Candidates flock at deadline forcing primary
Late filings right at the deadline at noon Tuesday provided a full slate of candidates for openings on the Baldwin City Council and the Baldwin School Board. That includes the necessity of a primary in one of the school board positions.
As of last Wednesday, only three candidates had filed for eight openings. But, that began to change last week and took off Tuesday at the deadline. Now there are 11 candidates for school board and seven for council seats.
For position No. 4, six candidates filed, which forces a primary. However, only voters living between the western edge of the district to County Road 1055 to the east north of U.S. Highway 56 will be asked to choose between incumbent Chip Hornberger, Toby Ebel, Nathan Feldt, Doug Mead, Ruth C. Barkley and Barbara Tucker.
The only other contested school district slate is position No. 2, where incumbent Lonnie Broers and challenger David Morris both filed Tuesday. Running unopposed are Bill Busby for position No. 5 and Ande Parks for position No. 6.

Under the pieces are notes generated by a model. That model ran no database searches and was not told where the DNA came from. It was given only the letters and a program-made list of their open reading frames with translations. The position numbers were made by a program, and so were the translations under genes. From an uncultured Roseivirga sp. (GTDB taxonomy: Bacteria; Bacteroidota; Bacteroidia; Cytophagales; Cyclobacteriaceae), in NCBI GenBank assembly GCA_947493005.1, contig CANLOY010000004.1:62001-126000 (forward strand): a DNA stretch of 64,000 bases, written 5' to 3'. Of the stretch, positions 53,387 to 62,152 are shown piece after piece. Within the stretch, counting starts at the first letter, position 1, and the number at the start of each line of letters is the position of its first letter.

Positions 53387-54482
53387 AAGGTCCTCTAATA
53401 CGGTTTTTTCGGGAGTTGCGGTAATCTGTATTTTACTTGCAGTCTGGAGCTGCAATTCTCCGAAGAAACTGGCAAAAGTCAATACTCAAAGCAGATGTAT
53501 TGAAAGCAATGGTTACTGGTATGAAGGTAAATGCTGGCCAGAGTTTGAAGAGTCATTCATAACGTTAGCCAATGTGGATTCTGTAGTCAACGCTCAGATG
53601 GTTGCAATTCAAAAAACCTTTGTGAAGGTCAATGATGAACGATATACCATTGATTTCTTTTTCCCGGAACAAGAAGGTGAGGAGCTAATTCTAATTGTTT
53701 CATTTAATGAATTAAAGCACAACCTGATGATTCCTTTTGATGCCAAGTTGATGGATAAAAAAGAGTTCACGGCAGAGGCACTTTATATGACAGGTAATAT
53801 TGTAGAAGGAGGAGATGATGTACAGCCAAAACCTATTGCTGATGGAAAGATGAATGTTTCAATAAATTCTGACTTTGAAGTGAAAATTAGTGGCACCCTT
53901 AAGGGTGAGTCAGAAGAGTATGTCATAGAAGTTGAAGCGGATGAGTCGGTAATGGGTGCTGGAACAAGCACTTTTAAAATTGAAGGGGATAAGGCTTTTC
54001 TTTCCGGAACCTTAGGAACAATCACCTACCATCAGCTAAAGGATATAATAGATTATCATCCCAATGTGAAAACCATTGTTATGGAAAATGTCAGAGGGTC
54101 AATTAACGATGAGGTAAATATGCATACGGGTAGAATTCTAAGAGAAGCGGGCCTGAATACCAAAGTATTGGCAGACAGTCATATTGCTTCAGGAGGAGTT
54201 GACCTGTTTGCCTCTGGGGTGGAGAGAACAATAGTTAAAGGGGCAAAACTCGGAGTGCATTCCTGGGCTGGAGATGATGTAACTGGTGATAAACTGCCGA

On the city council side, incumbent Tony Brown is the lone candidate for the two-year position that's open. The position fulfills the unexpired term of Todd Cohen, who resigned the post last spring. Brown was appointed to fill the position, but chose to run to give voters a chance to determine if he was getting the job done.
There are four candidates for the two four-year positions. Those candidates are incumbent Amy Cleavinger, John Frazier, Doyle Jardon and Jason Mock. Running for mayor are incumbent Ken Hayes and challenger Gary Walbridge.
The primary for the Marion Springs district will be March 1. The general election will be April 5. There will be more information on candidates in Thursday's Baldwin City Signal.
More like this story
- Kansas committee review bill to boost tobacco, alcohol taxes
- Analysis: Kansas GOP lawmakers set up debate on higher taxes
- Proposal to hike ag land taxes spawns backlash from Kansas farmers
- Kansas closer to allowing concealed carry with no permit
- Kansas governor talks tax policy with Missouri lawmakers